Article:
Thus it is ironic that people pretend that they have found the Grail and cling tenaciously to that lie! They discard the ideas of others out of hand, they sneer and laugh and point fingers at the "idiotic masses", but their false perception of what is real has doomed them. It is sad, really, for when one claims to know "the truth" about anything, one has shut the door to the dynamic road that leads to happiness. Such a person has essentially closed their mind to the world, and has renounced the path of wisdom. This person has condemned himself to die a bitter, unenlightened person.

My feeling is that this is why most people are unhappy, and why much of the world is a miserable place filled with such unhappy people. Because nobody is willing to listen to anyone who shares a different opinion. There are a lot of idiots out there, but such a name should never be used to describe someone who simply holds a different opinion than your own.

Save the term idiot for those who drive a car, talk on the cell phone and put on make-up at the same time.

My two philosophical cents.
Nice thoughts, Corribus, and well-expressed.

I think I found myself both supported and condemned in there.

I of course don't mean to condemn anyone. People believe what they believe. The problem is, many people believe what they believe without taking the time to listen to and understand OTHER people's opinions, and in doing so, they have closed their minds to the world around them.

My point here is that an opinion means nothing without context, without other opinions and experiences to give it shape and substance.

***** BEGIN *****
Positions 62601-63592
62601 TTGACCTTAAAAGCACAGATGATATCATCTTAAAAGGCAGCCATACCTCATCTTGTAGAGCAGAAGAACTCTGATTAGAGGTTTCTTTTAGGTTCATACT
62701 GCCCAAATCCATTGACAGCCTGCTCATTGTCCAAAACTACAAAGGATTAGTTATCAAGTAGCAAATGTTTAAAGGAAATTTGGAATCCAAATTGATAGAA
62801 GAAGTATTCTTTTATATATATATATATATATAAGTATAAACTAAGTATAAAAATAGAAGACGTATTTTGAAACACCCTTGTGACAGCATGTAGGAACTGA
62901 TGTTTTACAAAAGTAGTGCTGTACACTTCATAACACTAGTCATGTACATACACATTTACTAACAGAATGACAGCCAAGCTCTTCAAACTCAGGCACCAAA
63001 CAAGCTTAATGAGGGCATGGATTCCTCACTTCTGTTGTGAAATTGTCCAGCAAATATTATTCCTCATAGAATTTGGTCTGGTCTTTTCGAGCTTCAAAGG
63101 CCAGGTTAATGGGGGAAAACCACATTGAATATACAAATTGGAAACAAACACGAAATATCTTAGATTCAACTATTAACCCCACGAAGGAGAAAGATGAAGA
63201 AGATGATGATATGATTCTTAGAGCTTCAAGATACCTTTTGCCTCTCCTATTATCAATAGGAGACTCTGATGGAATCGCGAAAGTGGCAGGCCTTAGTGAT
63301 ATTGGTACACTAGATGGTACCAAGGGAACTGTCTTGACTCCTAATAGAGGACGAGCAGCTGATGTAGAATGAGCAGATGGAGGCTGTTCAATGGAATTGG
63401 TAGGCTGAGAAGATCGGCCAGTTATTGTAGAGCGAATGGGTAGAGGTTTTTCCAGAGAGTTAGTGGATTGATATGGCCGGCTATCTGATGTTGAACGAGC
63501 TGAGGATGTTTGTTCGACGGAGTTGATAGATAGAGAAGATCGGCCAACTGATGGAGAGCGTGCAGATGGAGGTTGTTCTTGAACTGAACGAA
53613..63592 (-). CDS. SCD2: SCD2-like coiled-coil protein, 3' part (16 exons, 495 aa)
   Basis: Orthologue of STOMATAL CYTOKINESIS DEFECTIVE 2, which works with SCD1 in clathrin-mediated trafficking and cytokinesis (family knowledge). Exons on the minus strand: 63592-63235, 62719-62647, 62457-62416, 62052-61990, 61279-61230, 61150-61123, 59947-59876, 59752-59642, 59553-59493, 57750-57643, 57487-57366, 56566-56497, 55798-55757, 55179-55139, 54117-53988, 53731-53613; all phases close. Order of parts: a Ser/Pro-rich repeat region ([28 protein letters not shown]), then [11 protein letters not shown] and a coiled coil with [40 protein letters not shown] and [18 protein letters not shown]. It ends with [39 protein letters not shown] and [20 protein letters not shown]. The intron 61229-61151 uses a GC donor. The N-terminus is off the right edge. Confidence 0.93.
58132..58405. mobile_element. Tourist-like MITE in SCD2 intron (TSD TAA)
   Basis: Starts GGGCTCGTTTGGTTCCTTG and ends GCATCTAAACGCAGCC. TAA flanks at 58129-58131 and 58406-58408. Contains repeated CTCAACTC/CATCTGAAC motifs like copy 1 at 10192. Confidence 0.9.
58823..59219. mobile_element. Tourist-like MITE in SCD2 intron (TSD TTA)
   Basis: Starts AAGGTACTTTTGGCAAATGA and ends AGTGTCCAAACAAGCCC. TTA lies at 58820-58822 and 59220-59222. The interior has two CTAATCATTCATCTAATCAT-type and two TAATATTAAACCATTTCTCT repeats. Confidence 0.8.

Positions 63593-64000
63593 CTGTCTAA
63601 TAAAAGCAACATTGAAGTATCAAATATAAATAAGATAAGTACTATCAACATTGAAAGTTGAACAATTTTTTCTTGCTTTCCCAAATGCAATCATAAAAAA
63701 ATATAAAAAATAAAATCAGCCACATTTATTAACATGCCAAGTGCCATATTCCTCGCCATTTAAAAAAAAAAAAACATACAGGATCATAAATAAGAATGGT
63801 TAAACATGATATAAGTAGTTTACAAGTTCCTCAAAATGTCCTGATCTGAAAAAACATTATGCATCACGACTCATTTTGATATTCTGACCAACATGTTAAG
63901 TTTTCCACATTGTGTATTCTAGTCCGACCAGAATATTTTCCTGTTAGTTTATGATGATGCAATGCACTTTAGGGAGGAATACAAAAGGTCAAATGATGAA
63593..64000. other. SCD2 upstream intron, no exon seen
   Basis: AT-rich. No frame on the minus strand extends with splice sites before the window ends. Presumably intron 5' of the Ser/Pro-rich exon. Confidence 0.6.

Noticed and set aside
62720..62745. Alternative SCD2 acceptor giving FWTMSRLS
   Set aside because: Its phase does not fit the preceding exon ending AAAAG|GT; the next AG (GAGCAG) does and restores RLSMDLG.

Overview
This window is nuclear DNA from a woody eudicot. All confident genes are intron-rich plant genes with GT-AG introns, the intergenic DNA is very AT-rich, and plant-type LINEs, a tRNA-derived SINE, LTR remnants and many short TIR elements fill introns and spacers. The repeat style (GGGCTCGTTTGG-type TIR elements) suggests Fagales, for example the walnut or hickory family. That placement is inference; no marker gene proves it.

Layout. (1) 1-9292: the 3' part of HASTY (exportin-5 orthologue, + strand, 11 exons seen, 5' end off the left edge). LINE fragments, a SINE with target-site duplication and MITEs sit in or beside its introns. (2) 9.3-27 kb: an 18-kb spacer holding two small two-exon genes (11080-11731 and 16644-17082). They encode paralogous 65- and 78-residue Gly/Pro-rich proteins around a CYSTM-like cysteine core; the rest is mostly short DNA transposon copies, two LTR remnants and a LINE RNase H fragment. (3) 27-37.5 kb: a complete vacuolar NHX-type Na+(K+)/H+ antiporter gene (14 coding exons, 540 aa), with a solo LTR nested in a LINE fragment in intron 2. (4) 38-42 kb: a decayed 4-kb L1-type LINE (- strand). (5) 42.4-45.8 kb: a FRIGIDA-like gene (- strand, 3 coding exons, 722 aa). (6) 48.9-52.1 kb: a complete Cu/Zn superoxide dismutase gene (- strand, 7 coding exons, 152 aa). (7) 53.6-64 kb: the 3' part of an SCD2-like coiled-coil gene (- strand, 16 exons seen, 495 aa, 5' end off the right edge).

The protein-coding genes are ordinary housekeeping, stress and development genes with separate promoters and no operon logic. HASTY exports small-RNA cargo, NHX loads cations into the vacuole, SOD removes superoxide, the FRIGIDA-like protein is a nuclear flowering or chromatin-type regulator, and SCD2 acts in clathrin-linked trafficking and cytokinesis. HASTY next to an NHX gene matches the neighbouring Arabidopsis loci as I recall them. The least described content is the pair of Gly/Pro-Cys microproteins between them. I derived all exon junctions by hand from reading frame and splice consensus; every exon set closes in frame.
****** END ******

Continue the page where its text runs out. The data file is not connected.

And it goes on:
If I may offer a story analogy: Suppose you that you grew up on a desert island, we'll call it Kibilunga. The only vegetation that grew on Kibilunga were tall coconut trees. The trees bear fruit, and it is this fruit that most of the Kibilungans eat, being the only source of food on the island. You and most of the islanders feel that the coconuts taste pretty damn good. But being as they are the only source of food, really, your opinion is pretty meaningless, because it's the only thing most Kibilungans have tasted.

But one day, a boat lands on the Kibilungas, and a man disembarks. He hails from an island some 50 miles to the west, called Monka Monka. On Monka Monka, there are coconut trees and pineapples. The man was carrying a boatload of pineapples to his family, but was blown off course and landed here on Kibilungas. Being generally nice people, the Kibilungans give the Monka Monkan water to drink and coconuts to eat. He accepts the former happily but frowns when offered coconut, saying that he thinks they taste terrible.

You and the other Kibilungans gasp at this. Coconuts taste terrible? How could that be? Many of your fellow Kibilungans grow angry at this insult and stalk off, but some of them ask the Monka Monkan how he came to hold this belief. The Monka Monkan leads you (and the other Monka Monkan) over to the boat, and removes a cover of dried palm to reveal a large mount of ripe pineapples. He explains these are another fruit.